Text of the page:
Pancreatic cancer, though relatively uncommon, is the third leading cause of cancer death in the U.S. One reason that pancreatic cancer is so deadly, despite its rarity, is that it is often found at an advanced stage. As a result, pancreatic cancer care is often focused on treating the symptoms and delaying the spread of cancer, rather than curing it.
Many people with pancreatic cancer experience cancer-related pain that decreases their quality of life and survival. According to a Pancreatic Cancer Action Network survey, 93 percent of patients experience pain related to their diagnosis, and 83 percent reported moderate to severe levels of pain. Pain leads to poor survival outcomes. This may be because patients in pain often eat less, get less sleep, are limited in their ability to work and socialize, and are less tolerant of chemotherapy.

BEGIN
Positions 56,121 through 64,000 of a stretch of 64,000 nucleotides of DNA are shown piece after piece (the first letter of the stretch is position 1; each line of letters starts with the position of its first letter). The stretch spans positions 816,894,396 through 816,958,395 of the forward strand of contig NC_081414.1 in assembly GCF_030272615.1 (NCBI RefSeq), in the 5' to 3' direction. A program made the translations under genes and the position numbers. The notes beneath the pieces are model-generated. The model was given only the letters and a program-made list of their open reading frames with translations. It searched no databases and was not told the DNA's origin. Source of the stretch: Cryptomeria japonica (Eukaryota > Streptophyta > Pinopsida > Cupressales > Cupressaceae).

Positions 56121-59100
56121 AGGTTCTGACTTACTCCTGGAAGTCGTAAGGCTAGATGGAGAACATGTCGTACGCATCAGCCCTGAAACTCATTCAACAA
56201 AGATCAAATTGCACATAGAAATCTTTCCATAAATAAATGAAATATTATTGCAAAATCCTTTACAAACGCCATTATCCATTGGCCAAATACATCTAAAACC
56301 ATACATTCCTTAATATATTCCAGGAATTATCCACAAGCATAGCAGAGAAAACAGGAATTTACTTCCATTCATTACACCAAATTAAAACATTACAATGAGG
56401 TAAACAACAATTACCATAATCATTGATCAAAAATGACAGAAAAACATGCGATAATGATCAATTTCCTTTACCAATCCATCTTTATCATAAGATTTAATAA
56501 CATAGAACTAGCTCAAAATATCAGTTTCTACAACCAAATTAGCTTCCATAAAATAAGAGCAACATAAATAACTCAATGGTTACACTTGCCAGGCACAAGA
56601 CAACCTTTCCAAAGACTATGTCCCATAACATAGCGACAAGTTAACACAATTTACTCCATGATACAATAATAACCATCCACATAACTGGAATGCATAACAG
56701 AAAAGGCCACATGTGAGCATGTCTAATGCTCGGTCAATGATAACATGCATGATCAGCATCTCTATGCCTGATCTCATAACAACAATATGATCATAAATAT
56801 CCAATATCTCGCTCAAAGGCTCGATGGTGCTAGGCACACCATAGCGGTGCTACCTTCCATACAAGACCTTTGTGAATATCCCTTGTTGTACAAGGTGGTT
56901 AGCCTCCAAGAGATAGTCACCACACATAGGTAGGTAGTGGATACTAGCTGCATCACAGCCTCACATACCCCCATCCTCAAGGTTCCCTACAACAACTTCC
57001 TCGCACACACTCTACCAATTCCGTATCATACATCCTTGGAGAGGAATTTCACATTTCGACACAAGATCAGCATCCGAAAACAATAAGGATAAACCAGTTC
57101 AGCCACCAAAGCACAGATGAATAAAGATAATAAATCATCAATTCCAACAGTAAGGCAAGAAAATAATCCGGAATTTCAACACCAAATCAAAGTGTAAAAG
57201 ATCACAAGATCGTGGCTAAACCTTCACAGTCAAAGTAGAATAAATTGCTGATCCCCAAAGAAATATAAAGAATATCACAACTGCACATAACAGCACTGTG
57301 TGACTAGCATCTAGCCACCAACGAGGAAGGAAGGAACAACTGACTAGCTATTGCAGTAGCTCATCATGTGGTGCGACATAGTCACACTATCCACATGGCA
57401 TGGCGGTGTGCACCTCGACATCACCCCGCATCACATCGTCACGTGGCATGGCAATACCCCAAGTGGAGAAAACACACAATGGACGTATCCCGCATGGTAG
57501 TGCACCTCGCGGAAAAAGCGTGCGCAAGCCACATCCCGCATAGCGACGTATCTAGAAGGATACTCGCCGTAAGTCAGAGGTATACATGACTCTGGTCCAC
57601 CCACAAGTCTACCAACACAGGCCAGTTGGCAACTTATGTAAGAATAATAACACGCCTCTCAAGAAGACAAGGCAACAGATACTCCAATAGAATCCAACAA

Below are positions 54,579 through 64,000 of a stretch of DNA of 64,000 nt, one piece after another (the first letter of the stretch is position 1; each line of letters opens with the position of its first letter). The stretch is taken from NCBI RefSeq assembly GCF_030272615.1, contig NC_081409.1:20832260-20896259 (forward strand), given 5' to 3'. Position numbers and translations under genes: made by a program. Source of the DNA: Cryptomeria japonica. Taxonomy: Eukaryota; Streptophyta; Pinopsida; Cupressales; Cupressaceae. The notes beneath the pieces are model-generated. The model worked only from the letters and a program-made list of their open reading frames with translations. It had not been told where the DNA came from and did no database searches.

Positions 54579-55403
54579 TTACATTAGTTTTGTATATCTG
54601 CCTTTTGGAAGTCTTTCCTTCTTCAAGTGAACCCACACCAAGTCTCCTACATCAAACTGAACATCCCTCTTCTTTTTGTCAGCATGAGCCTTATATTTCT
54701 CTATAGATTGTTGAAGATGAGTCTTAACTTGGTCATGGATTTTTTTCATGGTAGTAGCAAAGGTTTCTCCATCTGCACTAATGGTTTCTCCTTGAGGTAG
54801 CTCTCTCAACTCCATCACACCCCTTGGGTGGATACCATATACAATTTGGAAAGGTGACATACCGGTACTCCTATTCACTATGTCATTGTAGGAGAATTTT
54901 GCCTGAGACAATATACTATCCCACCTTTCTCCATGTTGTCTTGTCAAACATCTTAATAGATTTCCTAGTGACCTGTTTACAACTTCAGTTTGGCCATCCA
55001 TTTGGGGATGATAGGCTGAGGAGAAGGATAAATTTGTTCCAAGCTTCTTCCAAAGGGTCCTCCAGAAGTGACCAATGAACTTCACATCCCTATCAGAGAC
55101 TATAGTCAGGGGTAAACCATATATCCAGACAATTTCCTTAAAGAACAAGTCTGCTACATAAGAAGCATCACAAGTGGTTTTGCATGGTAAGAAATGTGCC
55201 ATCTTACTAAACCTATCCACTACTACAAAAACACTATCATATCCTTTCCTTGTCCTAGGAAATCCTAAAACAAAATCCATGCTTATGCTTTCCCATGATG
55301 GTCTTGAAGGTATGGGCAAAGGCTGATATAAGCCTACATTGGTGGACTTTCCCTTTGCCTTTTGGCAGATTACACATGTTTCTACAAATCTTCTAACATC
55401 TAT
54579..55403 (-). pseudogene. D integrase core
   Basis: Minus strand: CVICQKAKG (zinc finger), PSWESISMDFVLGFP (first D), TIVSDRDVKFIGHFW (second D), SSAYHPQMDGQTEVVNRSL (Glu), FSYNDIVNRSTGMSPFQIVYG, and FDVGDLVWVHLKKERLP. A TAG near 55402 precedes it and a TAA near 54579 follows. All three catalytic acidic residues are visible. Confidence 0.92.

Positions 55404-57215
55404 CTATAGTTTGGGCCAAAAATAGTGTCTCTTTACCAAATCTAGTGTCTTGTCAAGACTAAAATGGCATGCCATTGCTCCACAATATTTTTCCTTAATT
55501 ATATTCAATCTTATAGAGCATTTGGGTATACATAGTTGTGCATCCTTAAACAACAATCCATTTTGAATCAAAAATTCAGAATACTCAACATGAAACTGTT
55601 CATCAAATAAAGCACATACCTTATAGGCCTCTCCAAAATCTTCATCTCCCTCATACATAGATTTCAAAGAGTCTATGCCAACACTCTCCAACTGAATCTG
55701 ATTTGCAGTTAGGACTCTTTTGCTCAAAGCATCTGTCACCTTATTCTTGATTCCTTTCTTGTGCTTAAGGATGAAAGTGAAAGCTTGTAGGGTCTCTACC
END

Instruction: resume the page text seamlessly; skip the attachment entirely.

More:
One of the most common symptoms of pancreatic cancer is mid-abdominal or back pain. Unlike pain from other cancers, pancreatic pain typically persists at severe levels even when the disease responds well to treatment. Managing this pain is essential to the well-being and quality of life of people living with pancreatic cancer.
We look at different strategies for pain management in patients with pancreatic cancer to better understand how well each approach reduces pain.